The tax-exempt market moved lower for the fourth session as traders said they were less willing to buy bonds at extremely high prices and sellers were forced to cut prices.
"It's a little weaker," a New York trader said. "It's a primary market because things are getting hung up in the secondary. We were bidding on a Rockland County bond and were 35 basis points behind where the guy wanted to sell. So things are getting hung up like that."
The trader added the stalemate will end eventually. "We think eventually that will cause munis to get cheaper. If it's the right bond in the primary it does well, but if you don't put it away you get pressure. These absolute yields are killing us."
In the primary market, Loop Capital Markets is expected to price for institutions $600.7 million of California State Public Works Board lease revenue and lease revenue refunding bonds, rated A2 by Moody's Investors Service and BBB-plus by Standard & Poor's and Fitch Ratings.
In retail pricing Wednesday, yields on the first series, $459.3 million of lease revenue bonds for various capital projects, ranged from 0.91% with a 4% coupon in 2015 to 3.63% with a 4% coupon in 2032. Bonds maturing between 2025 and 2031 and in 2037 were not offered for retail. The bonds are callable at par in 2022.
Yields on the second series, $53.6 million of lease revenue bonds for Riverside Campus projects, ranged from 1.14% with a 3% coupon in 2016 to 4.05% with a 4% coupon in 2037. The bonds are callable at par in 2022.
The third series, $67.2 million of lease revenue refunding bonds for the California State Prison in Lassen County, Susanville, were not offered for retail.
The fourth series, $20.6 million of lease revenue refunding bonds for the Richmond Laboratory project, yielded 0.75% with a 3% coupon in 2014 and 0.91% with a 4% coupon in 2015. Credits maturing in 2013 were not offered for retail.
Siebert Brandford Shank & Co. is expected to price $301.2 million of Dallas and Fort Worth International Airport joint revenue refunding bonds, rated A1 by Moody's and A-plus by Standard & Poor's and Fitch.
On Wednesday, the 10-year Municipal Market Data yield and the 30-year yield jumped three basis points each to 1.74% and 2.86%, respectively. The two-year was steady at 0.30% for the 16th consecutive trading session.
Treasuries were stronger Thursday after seeing losses Tuesday and Wednesday. The benchmark 10-year yield fell two basis points to 1.79% while the 30-year yield dropped three basis points to 2.96%. The 2-year was steady at 0.30%.
In economic news, initial jobless claims rose 46,000 to 388,000 for the week ended Oct. 13 after falling sharply the week before. Economists had predicted an increase of 26,000 claims to 365,000.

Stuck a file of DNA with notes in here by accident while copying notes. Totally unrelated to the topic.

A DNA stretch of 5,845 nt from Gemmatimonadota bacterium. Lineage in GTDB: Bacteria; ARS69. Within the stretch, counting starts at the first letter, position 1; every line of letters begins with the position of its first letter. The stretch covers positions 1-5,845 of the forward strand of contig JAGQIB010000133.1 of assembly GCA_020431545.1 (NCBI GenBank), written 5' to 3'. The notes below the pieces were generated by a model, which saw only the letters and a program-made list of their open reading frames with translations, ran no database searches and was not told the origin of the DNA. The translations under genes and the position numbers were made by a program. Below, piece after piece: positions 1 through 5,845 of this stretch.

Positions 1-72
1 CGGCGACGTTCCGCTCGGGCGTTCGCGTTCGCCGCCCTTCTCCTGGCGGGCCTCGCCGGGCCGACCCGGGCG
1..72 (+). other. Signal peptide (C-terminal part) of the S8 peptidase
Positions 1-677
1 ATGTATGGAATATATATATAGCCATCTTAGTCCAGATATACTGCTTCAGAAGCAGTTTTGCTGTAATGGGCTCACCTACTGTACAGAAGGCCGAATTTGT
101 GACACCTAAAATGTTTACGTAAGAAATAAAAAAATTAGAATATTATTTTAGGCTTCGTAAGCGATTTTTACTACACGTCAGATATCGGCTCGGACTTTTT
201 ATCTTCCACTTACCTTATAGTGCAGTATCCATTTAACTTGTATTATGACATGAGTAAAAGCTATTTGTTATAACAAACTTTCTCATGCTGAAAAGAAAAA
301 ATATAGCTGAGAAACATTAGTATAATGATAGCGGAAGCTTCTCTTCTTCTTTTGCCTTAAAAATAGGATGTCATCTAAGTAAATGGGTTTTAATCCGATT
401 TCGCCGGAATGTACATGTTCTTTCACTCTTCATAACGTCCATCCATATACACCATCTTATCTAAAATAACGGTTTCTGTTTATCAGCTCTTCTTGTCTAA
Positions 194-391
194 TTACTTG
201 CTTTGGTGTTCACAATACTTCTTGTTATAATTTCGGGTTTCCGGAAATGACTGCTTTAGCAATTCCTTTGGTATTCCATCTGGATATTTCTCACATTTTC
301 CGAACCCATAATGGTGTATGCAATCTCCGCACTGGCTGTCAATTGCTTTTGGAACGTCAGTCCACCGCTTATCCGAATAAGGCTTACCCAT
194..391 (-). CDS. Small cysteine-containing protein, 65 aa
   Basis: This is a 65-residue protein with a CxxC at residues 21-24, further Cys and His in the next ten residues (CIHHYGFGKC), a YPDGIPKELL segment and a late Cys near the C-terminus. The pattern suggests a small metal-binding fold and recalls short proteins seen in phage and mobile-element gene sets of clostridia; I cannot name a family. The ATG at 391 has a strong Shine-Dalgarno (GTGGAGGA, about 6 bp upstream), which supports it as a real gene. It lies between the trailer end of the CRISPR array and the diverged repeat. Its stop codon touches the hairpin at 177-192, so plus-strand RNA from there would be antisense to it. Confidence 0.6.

Continuing claims fell 29,000 to 3.252 million for the week ended Oct. 6.
"To judge the underlying level of jobless claims one has to remove seasonal influences and then try to extract the signal from the noise," wrote economists at RDQ Economics. "Both of these tasks are hazardous exercises on weekly economic data. For this reason, we focus on the four-week average of the seasonally adjusted claims data as a crude smoothing device. This approach shows that the underlying level of claims held steady at around 365,000 over the last two weeks despite gyrations in the weekly data due to the seasonal adjustment of California's claims numbers."
They added, "Based on claims, it would appear that job creation may have strengthened from the sluggish pace seen in August and September."
In similar economic news, the Philadelphia Fed Index registered a positive 5.7 in October versus a negative 1.9 in September Economists had expected a positive 1.0 reading for the index.
"Without focusing on any one report we can say that manufacturing conditions, which were deteriorating over the summer, appear to be trying to find their sea legs," RDQ economists wrote. "Industrial production rose in September and the regional Fed indexes for early October showed some improvement in general sentiment, but with mixed readings on the individual indexes on orders, shipments, employment, etc. This report from the Philly Fed is in this mixed category with a solid gain in headline sentiment and significantly less weak shipments but weaker readings on orders, employment, and expectations."